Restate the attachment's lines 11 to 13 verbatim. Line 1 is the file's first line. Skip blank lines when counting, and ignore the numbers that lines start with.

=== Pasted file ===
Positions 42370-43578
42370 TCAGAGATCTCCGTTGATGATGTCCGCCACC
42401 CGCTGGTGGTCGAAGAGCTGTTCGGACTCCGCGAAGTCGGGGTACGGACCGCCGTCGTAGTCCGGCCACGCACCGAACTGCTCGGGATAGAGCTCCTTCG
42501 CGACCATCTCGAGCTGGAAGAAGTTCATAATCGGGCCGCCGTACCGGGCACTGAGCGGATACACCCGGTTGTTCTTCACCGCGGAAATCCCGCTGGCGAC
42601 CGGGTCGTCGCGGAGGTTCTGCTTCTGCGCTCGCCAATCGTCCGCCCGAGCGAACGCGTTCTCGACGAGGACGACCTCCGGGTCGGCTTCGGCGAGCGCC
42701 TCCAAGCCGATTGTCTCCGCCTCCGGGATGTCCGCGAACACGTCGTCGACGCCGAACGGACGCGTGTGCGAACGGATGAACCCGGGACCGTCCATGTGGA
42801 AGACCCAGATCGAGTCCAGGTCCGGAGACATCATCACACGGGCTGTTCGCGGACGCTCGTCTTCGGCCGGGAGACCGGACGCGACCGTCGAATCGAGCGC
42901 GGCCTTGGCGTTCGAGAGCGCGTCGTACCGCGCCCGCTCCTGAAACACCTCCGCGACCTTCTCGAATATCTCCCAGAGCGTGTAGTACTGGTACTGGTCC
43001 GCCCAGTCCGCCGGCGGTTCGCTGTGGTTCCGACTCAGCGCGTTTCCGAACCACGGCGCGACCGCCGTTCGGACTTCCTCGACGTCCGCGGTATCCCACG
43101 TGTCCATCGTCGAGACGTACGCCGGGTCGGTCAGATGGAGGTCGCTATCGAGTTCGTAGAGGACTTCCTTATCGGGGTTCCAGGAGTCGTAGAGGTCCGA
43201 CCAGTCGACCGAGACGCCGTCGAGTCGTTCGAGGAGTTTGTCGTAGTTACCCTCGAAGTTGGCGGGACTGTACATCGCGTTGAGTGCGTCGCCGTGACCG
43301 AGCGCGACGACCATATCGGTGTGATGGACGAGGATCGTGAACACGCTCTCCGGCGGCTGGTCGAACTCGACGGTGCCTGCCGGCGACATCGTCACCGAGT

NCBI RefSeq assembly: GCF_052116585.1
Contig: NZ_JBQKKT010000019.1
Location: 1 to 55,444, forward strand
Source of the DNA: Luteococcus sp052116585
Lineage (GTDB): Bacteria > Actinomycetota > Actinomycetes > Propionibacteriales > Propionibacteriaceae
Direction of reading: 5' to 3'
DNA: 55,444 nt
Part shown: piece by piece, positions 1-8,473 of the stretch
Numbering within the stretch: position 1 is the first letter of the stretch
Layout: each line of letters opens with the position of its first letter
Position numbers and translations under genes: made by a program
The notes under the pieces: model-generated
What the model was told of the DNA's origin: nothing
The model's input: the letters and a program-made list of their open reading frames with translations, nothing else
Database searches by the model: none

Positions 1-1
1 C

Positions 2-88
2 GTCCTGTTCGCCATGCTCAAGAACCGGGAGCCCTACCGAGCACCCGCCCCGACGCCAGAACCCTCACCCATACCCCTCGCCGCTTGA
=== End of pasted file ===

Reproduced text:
43201 CCAGTCGACCGAGACGCCGTCGAGTCGTTCGAGGAGTTTGTCGTAGTTACCCTCGAAGTTGGCGGGACTGTACATCGCGTTGAGTGCGTCGCCGTGACCG
43301 AGCGCGACGACCATATCGGTGTGATGGACGAGGATCGTGAACACGCTCTCCGGCGGCTGGTCGAACTCGACGGTGCCTGCCGGCGACATCGTCACCGAGT

NCBI RefSeq assembly: GCF_052116585.1